If you’re thinking about coming to SIPA, you might also be thinking: Is the school only about studying? How else can I get involved in student life? Where can I meet friends that have similar interests to me?
Don’t worry, there is life beyond the classroom! Once at SIPA, there is an astonishing number of student groups at your fingertips. 40+ student organizations provide social, professional, and educational activities to meet your diverse interests. You can take part in a policy group, a regional focus group, or the annual SIPA Follies — there’s something for everyone. The student-run organizations offer the freedom to explore Columbia’s and New York City’s resources in a relaxed setting. Some groups invite visiting dignitaries to campus for informal discussions, while others coordinate research-focused Spring Break trips abroad. No matter your interests, there are ways to get involved at SIPA without getting lost in a sea of textbooks and policy memos.
I want to share my personal experience in one of these organizations. I’m Sebastian Osorio, a second-year MPA student from Colombia. I was the president of one of the largest, most active and coolest (😎) organizations at SIPA, the Latin American Student Association, known as LASA. When I started school over a year ago, I never imagined I would play an active role in a student group. I had just begun life at SIPA and was still navigating my way through class schedules and the nuances of grad school.
After getting settled in New York and adjusting to student life, I found myself with some free time, especially after being used to working 12+ hour days. With that, I decided to research and participate in more student organizations. While I wanted to be busier, I didn’t realize then the commitment and responsibility required to lead one of these groups. I ended up running for president of LASA (and in a very old school Latin American way, I was the only candidate (but it doesn’t diminish my victory!)).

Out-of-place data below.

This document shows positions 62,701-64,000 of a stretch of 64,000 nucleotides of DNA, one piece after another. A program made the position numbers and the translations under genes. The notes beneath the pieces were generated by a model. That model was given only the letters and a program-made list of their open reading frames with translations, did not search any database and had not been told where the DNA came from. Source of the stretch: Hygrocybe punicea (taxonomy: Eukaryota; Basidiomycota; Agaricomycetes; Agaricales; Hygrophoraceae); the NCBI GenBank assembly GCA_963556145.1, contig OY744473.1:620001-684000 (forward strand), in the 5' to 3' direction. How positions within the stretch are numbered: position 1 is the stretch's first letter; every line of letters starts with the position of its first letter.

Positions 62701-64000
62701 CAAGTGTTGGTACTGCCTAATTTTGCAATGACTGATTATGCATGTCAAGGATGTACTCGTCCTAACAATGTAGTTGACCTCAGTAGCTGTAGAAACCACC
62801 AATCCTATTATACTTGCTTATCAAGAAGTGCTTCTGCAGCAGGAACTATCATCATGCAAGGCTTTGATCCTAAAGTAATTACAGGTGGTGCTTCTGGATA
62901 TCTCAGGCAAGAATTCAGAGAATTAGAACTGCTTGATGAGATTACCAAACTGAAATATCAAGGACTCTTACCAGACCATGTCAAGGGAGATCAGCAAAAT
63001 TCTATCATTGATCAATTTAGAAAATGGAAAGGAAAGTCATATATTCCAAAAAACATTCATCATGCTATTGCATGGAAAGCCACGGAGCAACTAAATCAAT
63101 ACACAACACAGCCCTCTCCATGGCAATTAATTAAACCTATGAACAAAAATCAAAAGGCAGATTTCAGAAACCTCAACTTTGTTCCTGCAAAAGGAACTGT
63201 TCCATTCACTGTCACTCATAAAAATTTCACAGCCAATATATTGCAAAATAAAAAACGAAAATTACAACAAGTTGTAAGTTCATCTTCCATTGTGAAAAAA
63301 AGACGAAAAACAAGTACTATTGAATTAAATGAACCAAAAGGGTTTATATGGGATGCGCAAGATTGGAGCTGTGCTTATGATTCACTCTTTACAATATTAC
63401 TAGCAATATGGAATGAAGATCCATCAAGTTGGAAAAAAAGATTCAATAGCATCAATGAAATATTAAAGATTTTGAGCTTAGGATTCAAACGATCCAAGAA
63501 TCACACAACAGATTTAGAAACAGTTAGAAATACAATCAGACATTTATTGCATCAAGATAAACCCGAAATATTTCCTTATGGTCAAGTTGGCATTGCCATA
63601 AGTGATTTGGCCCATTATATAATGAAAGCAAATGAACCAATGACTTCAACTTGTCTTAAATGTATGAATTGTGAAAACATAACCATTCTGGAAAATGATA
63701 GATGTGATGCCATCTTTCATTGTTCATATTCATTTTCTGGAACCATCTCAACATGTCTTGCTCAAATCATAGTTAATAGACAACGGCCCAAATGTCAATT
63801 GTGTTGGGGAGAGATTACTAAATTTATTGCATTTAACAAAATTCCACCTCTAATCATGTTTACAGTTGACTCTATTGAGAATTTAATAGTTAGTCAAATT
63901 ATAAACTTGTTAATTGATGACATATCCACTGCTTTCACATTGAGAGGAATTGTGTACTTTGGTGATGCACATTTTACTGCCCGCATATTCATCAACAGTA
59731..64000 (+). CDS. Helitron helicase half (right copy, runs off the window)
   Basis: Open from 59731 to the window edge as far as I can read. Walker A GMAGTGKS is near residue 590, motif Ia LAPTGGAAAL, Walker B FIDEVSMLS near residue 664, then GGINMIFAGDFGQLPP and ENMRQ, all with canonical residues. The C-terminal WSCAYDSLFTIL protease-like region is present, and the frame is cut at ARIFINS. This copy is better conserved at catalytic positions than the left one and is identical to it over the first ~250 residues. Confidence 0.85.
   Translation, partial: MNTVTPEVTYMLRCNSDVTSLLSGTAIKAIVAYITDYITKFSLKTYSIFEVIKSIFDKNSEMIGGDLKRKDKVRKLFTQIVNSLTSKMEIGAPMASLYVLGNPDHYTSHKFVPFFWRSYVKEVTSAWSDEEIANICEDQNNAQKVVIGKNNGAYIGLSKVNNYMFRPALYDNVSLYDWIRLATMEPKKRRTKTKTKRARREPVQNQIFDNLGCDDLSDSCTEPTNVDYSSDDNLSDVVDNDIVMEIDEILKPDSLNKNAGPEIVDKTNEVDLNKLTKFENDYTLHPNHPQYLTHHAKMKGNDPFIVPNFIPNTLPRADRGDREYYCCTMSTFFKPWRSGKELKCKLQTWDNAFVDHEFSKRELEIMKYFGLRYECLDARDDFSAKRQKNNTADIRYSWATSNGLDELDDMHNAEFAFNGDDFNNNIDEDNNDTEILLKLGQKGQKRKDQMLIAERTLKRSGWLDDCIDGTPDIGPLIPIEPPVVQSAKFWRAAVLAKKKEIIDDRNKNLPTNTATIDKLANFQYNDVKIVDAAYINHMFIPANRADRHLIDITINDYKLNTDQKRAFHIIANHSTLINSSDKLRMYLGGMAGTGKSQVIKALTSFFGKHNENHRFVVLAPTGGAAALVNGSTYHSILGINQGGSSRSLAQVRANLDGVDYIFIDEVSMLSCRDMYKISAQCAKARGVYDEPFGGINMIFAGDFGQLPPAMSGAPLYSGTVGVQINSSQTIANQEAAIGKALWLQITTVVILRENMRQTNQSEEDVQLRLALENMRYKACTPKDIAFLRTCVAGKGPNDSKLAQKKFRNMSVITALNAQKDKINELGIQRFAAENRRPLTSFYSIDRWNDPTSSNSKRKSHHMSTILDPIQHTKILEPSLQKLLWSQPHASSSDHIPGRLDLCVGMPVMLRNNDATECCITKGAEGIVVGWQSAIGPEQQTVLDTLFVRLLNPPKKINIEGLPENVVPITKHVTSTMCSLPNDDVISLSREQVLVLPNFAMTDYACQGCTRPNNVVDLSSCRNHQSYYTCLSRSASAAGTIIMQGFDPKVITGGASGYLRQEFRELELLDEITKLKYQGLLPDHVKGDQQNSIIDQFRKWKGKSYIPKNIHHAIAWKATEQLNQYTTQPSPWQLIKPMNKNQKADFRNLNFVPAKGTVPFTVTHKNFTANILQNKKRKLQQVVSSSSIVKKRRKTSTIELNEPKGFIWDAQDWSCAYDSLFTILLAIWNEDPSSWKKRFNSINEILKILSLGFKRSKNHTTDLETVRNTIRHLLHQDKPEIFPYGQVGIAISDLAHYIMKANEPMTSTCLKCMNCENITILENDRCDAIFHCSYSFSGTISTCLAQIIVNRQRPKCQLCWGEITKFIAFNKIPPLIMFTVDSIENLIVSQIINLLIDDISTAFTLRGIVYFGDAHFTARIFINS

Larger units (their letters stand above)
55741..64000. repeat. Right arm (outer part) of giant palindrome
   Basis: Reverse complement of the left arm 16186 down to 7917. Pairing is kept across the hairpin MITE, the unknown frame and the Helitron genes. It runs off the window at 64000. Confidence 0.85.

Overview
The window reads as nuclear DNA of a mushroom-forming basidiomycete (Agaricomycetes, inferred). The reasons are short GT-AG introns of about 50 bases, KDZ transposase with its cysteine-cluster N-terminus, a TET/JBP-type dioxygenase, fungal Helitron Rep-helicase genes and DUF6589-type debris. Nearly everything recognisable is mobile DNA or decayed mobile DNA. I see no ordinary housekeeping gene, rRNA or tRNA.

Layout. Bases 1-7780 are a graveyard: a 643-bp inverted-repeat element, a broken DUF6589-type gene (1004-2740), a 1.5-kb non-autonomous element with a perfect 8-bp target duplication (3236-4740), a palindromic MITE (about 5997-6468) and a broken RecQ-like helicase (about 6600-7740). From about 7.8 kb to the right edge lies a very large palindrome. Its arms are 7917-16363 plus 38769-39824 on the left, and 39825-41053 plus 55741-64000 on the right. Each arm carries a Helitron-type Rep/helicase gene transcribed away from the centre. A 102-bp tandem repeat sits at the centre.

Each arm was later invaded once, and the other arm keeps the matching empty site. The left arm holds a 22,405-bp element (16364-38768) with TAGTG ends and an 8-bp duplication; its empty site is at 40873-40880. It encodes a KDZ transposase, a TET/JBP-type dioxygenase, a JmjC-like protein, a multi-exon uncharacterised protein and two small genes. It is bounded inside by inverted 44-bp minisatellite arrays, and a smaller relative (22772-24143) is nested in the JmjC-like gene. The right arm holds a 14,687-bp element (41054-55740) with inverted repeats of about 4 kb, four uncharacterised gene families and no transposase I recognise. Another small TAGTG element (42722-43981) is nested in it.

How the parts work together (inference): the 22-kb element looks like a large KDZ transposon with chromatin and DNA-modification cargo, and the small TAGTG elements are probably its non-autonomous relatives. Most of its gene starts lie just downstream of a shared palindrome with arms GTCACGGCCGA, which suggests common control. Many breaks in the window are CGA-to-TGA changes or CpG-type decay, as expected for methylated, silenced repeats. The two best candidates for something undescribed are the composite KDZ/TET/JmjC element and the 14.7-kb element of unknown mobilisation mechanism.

Being a part of LASA has been the highlight of my graduate school experience. There, I met an incredible team and made amazing friends. The board was composed of thirteen members from eight different countries. The board’s diversity in experience and background helped us overcome obstacles and accomplish many ambitious initiatives. In the beginning, I barely knew any of the board members. But as the semester went on, we collaborated well together, creating a platform for discussions on national, regional and international public affairs of Latin America, while also sharing our broad and diverse cultures with the SIPA student body.
LASA became one of the many prominent student organization at SIPA, and we led multiple activities and events like academic brown bag lunches with professors, cultural walks around El Barrio (East Harlem), movie nights, Spanish and Portuguese language sessions, fundraising events and welcome parties. At LASA, we tried to model our agenda after the age-old motto: work hard, play hard. Students came to depend on LASA as their one-stop shop for both professional and educational seminars as well as celebratory after-exam events.
Overall, I gained a lot from being a part of LASA. Personally speaking, the lessons I learned from my time with LASA paralleled the knowledge I gained from classes. I was given the opportunity to test my leadership and managerial skills, while also coordinating a team with shared goals but different skill sets and interests. I had the chance to network and build relationships with notable speakers, esteemed faculty, and accomplished students from across Latin America. But mainly, I gained a family.
With that said, I strongly encourage you to research the student organizations when you arrive at SIPA and find a place where you can contribute to student life and create an experience that you will carry with you long after you graduate.